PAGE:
CINCINNATI -- As so often opens in a keenly-contested, hot-button baseball series, one small thing can grow and bloat and explode into something big.
There is that possibility this weekend during the Cincinnati Reds-Pittsburgh Pirates series, a three-game argument for supremacy in the National League Central.
All was calm and all was bright for the Reds with two outs in the ninth inning Friday night. Aroldis Chapman, the Cuban Fire-starter, was facing Andrew McCutchen, Pittsburgh's best player and perhaps the best player in baseball at the moment.
Chapman threw a pitch up-and-in -- real up and real in. It was clocked at 101 miles and hour and it implanted baseball commissioner Bud Selig's signature on McCutchen's left shoulder.
He didn't like it. The Pirates didn't like it. That's their best player that Chapman turned into William Tell's son.
On Saturday afternoon the Pirates were still mumbling about the indiscretion, an indiscretion that Chapman and Reds manager Dusty Baker say it was purely accidental.
To make certain, after Friday's game Baker asked Chapman if he hit McCutchen on purpose and Chapman said, "No, I didn't. It is just that he is going so good I was trying to go up and in on him."
That satisfied Baker, but not the Pirates.
Baker, though, understands Pittsburgh's displeasure. And so do the Reds. It's called baseball etiquette and in this case it is called, "You hit our No. 3 hitter and we'll hit your No. 3 hitter and then it's over."
Cincinnati pitcher Homer Bailey asked before the game, "Who's gonna wear it tonight for us, who's going to bat third?" When told it was Brandon Phillips (later changed to Jay Bruce), Bailey said, "So they hit him in the side and we'll be done with it and we have a runner on base."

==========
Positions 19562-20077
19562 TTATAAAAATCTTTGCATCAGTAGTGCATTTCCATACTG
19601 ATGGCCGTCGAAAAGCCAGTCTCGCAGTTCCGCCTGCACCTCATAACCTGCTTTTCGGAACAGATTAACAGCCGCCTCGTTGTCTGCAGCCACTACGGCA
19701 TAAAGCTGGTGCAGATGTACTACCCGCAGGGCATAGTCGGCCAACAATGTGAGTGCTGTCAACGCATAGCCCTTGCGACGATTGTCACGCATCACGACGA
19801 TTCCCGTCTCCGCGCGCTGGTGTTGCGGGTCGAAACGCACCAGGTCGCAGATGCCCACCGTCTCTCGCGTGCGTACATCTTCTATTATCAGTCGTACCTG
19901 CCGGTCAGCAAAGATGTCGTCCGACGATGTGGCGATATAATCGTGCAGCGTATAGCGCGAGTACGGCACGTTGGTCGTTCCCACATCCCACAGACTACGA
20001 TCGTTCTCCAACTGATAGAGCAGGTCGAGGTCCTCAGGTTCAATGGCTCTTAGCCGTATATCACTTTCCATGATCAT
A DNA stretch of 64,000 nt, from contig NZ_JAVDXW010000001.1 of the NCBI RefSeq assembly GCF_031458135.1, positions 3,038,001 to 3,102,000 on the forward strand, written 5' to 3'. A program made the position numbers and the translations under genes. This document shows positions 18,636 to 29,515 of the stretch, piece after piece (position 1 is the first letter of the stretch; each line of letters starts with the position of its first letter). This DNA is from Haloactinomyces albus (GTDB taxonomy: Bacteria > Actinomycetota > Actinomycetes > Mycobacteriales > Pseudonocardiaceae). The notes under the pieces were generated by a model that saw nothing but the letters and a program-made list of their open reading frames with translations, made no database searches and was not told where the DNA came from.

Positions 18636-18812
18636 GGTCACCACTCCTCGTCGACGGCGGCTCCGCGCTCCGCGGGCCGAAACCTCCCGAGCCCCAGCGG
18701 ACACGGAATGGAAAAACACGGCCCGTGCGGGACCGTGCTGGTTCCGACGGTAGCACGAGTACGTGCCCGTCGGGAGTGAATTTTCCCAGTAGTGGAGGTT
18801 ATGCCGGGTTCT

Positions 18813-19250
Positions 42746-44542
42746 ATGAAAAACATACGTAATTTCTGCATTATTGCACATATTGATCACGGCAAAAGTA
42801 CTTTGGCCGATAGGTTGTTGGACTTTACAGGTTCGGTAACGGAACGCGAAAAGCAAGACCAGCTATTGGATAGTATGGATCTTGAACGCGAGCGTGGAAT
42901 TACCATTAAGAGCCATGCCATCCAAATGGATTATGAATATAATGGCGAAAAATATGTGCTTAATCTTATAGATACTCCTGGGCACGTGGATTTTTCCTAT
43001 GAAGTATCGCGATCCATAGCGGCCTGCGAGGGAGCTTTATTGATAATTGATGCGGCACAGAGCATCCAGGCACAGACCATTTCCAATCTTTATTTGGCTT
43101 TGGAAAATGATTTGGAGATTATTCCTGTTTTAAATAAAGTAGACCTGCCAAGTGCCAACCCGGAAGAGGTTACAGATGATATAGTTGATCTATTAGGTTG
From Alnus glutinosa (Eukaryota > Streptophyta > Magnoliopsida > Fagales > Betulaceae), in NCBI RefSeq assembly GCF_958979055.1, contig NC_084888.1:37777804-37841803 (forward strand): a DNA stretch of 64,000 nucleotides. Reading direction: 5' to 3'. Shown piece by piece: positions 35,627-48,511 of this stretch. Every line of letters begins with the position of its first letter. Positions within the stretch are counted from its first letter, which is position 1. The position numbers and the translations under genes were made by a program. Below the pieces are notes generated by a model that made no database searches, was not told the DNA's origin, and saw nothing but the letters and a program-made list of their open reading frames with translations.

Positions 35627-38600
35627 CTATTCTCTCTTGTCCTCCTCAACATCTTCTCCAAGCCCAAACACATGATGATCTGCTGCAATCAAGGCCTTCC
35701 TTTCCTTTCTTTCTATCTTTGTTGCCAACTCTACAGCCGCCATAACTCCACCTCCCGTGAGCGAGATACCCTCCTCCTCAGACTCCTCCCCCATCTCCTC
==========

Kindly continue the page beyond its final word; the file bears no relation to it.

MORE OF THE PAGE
It didn't work that way, though. It was the Reds once again igniting the fuse. Before the Pirates did any retaliating, Reds starter Mike Leake hit Josh Harrison with a pitch in the second inning.
Some hard looks and hard stares were exchanged, then plate umpire Brian Gorman issued a warning to both dugouts. That meant that the next pitch thrown in anger would earn the ejection of the pitcher and his manager.
Pittsburgh manager Clint Hurdle couldn't wait. He protested the warning and when he did it too vociferously he was excused for the rest of the night by Gorman.
A Pittsburgh insider recalled that the Los Angeles Dodgers hit McCutchen a couple of years ago, but Pirates pitcher Zach Duke did not retaliate, "And he had a hard time living the with guys in the clubhouse the rest of the time he was here." That seemed almost like it was required that Pittsburgh's Saturday pitcher, James McDonald through a duster at Dusty's guys.
Baker, a great admirer of McCutchen, put it in great perspective, as he so often does.
"That's to be expected, what they think, when their best player gets hit," said Baker. "It wasn't intentional. We were just pitching him inside and when you pitch inside those things happen. I'd be upset, too, because it hurt.
"He hasn't done anything to merit us hitting him intentionally except play hard. He just plays hard and has done nothing to merit us hitting him. He doesn't clown around, he doesn't show people up, he just plays hard and he plays great."
When it was mentioned that the Pirates might not care about apologies or explanations, Baker said, "Well, there is nothing I can do about that. I can just tell you my feelings and my reasonings. I'm sorry if they took it that way but there was definitely no intent."
Baker added one more thought by saying, "You know there isn't much difference between a ball and a strike on a hit batsman."
Mat Latos shut out the Pirates for 7 13 innings in that game and said, "If he (McCutchen) doesn't want to get hit then don't crowd that plate so much. The inside of the plate belongs to us (the pitcher)."
Not only are the Reds up 2-0 in the beaned batters category they are 2-and-0 in the series, beating the Pirates Saturday, 5-4, to take a 5 -game lead in the National League Central.